Archive for the ‘Birding at the Dry Tortugas’ Category

Summer Terns in the Dry Tortugas

Wednesday, September 23rd, 2009

Terns are certainly one of the amazing wonders of the bird world.  Most stunning is the migration of the Arctic Tern yearly from the Arctic to Antarctic and back.  This summer while catching lots of King Salmon at a remote fish camp on the Nushagak River (this river drains to Bristol Bay – Alaska’s premier sockeye salmon fishery)  I was mesmerized by Arctic Terns.  Both eye- and ear-catching, busy, always busy guarding their young and catching fish to fatten the chicks for the long flight south.  Bills, legs and feet turn blood red during breeding season making them striking in appearance and sharp in call.

Arctic Terns

Arctic Terns

Arctic Terns

Arctic Terns

The Dry Tortugas has four species of oceanic (open ocean home) terns that utilize these remote islands for summer nesting.  (more…)

Northbound – The Birds Are Still Coming

Thursday, June 11th, 2009
Birdwatchers at fountain in parade ground of Ft. Jefferson – a great place to spot warblers and more.

Birdwatchers at fountain in parade ground of Ft. Jefferson – a great place to spot warblers and more.

A spring surprise Black-Necked Stilt

A spring surprise Black-Necked Stilt

By: Debra Hess
Yankee Freedom II Naturalist

Spring birdwatching at the Dry Tortugas National Park remains excellent and as summer approaches snorkeling reaches its peak.  Late spring trips on Yankee Freedom II offer excellent opportunities for both snorkeling and birdwatching on a single day trip.  (more…)

Fallout Delights Birdwatchers!!

Friday, May 8th, 2009

By: Debra Hess
Yankee Freedom II Naturalist

Spring bird watching in the Dry Tortugas is always good but once every couple of years a major lightning storm especially during the evening hours will cause literally hundreds of migrants to search out any point of land.  This happened on Tuesday evening April 14, 2009 and the Dry Tortugas was flooded with birds.  Warblers, thrushes, buntings, cuckoos and falcons to name a few.  Good bird watching turns into a birder’s paradise and stayed so for several days. (more…)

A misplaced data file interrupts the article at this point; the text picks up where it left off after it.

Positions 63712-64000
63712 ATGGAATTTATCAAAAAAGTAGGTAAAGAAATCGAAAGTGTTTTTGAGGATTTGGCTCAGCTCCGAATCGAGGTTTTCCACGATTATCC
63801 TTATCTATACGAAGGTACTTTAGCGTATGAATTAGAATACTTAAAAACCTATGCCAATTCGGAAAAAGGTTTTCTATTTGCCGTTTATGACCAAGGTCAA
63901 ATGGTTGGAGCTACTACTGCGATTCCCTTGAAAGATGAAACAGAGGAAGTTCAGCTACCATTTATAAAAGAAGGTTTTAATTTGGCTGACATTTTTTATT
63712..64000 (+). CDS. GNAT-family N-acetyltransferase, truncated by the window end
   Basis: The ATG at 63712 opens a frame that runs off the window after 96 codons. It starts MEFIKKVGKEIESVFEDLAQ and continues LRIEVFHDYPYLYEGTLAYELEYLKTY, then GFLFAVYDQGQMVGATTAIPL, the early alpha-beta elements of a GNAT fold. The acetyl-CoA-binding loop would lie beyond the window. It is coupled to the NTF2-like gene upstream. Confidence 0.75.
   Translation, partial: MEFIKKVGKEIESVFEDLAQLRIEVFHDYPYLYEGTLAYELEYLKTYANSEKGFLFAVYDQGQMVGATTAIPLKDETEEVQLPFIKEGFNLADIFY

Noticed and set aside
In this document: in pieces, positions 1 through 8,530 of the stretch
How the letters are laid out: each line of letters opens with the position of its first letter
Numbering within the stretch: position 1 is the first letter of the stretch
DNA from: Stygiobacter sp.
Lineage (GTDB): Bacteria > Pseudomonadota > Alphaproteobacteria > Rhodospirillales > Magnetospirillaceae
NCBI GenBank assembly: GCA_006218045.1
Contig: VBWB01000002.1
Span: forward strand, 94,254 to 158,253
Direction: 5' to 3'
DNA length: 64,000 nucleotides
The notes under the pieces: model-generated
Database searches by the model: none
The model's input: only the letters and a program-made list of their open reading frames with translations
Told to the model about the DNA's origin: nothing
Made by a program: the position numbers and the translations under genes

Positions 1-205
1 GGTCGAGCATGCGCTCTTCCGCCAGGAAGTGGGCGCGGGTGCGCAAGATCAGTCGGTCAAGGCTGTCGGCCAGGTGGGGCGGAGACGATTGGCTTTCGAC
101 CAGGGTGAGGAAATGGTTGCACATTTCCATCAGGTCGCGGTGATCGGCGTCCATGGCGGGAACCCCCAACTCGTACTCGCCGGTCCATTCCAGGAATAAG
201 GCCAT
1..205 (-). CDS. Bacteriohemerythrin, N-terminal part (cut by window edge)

Fall Birding at the Dry Tortugas

Monday, December 8th, 2008

by: Deb

Fall birding in the Dry Tortugas has been outstanding. More bird watchers should take advantage of the excellent sightings in the Dry Tortugas in the Fall. Just about every trip this Fall yielded a good bird or more. Not as dramatic as Spring migration, this Fall has been consistently active with rains grounding numerous unusual sightings. (more…)

Have you ever seen a Booby Bird?

Thursday, November 1st, 2007

Debra Hess
Yankee Freedom II Naturalist

A trip aboard the Yankee Freedom II to the Dry Tortugas National Park will allow you to observe as many as three species of Booby Birds. The Masked Booby—largest of the Booby species w/ a wingspan of 62 inches, a weight of 3.3 pounds and a length of 32 inches—nest on Hospital Key near Fort Jefferson in the Dry Tortugas. This is the only nesting Booby species at any National Park in the continental U.S. (more…)

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